Grid-Parity Thin-Film Prices
Pushing to put solar at grid parity before 2011! Photo Credit: Oerlikon
Swiss-based Oerlikon announced at the World Future Energy Summit in Abu Dhabi this week that the company will soon offer advanced fab design for $0.70/watt. In other words, Oerlikon will offer thin-film PV at grid-parity levels. Part of reaching the grid parity benchmark by the end of 2010 revolves around Oerlikon’s goal to reduce overall cost of the modules by 30 percent by the end of 2010. This past year, without creating new manufacturing capability, the company upped their generating capacity of PV panels from 40 MW to 100 MW.
The primary focus for Oerlikon is the United Arab Emirates, specifically Abu Dhabi, which passed a plan in 2006 to derive 7 percent of the region’s electricity via solar by 2020. Over the past year, the region has increased the incentives to go solar, which bodes well for Oerlikon and its strategy of capitalizing on these emerging markets. “Oerlikon Solar’s goal is to make solar power economically viable around the world,” said company CEO Jürg Henz. “We see Abu Dhabi as a key market in helping us reach that goal and commend the United Arab Emirates for their commitment in helping bring thin-film PV manufacturing to the forefront.”
Given that arid regions are key to the development of worldwide PV capacity, Oerlikon’s strategy of making the most of the UAE’s burgeoning interest is bound to be a good move. Beyond that, the fact that oil-rich regions are beginning to embrace the potential of solar harvesting shows a swing in the right direction. While Abu Dhabi’s goal of 7 percent by 2020 is well below that of other nations, it is far from just a drop in the bucket. Most excitingly, Oerlikon’s goals for grid parity are much sooner than industry forecasts predicted.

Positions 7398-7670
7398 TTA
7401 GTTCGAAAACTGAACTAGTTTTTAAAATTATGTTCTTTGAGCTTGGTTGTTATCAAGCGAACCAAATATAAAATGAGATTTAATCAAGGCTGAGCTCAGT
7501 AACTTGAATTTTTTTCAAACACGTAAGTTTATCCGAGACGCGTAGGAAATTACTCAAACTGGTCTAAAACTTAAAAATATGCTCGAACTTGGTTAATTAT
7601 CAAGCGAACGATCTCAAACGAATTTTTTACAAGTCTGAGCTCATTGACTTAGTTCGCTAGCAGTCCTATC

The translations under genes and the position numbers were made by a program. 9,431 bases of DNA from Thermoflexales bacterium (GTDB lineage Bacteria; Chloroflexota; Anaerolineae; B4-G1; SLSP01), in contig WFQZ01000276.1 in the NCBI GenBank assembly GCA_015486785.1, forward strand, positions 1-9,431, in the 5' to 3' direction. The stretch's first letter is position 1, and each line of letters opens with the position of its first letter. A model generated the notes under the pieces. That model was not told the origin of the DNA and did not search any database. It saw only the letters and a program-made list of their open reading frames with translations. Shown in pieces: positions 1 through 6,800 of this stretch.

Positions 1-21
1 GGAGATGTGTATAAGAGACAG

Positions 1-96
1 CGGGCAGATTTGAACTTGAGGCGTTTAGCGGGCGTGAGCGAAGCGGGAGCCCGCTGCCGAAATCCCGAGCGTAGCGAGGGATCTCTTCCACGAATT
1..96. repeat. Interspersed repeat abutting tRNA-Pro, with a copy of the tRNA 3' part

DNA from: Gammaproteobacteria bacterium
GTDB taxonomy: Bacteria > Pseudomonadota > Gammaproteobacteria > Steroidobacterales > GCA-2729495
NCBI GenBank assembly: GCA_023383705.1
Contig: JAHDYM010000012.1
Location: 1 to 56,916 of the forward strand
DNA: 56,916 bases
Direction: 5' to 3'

If Oerlikon achieves its goal, the stage will be set for the PV future many have been hoping for. Perhaps, assuming grid-parity is achieved, even large utilities will be more willing to enter into the world of PV production at unprecedented levels. I, for one, would love to buy power from a solar farm, and am cheering Oerlikon (and the PV industry in general) on in their goal to reach grid-parity.
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